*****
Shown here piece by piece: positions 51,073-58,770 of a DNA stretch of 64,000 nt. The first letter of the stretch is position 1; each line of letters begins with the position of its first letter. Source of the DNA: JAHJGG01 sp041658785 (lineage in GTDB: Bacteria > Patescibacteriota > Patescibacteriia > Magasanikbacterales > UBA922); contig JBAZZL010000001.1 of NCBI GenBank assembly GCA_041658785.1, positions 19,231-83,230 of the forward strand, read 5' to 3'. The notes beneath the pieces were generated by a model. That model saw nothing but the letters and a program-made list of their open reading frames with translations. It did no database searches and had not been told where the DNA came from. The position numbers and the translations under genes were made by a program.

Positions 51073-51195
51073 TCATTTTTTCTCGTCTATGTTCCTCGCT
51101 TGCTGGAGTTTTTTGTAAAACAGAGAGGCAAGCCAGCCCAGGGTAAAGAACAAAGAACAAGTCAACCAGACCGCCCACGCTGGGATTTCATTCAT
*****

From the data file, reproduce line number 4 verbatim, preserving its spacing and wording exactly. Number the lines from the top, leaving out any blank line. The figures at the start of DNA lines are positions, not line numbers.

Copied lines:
51101 TGCTGGAGTTTTTTGTAAAACAGAGAGGCAAGCCAGCCCAGGGTAAAGAACAAAGAACAAGTCAACCAGACCGCCCACGCTGGGATTTCATTCAT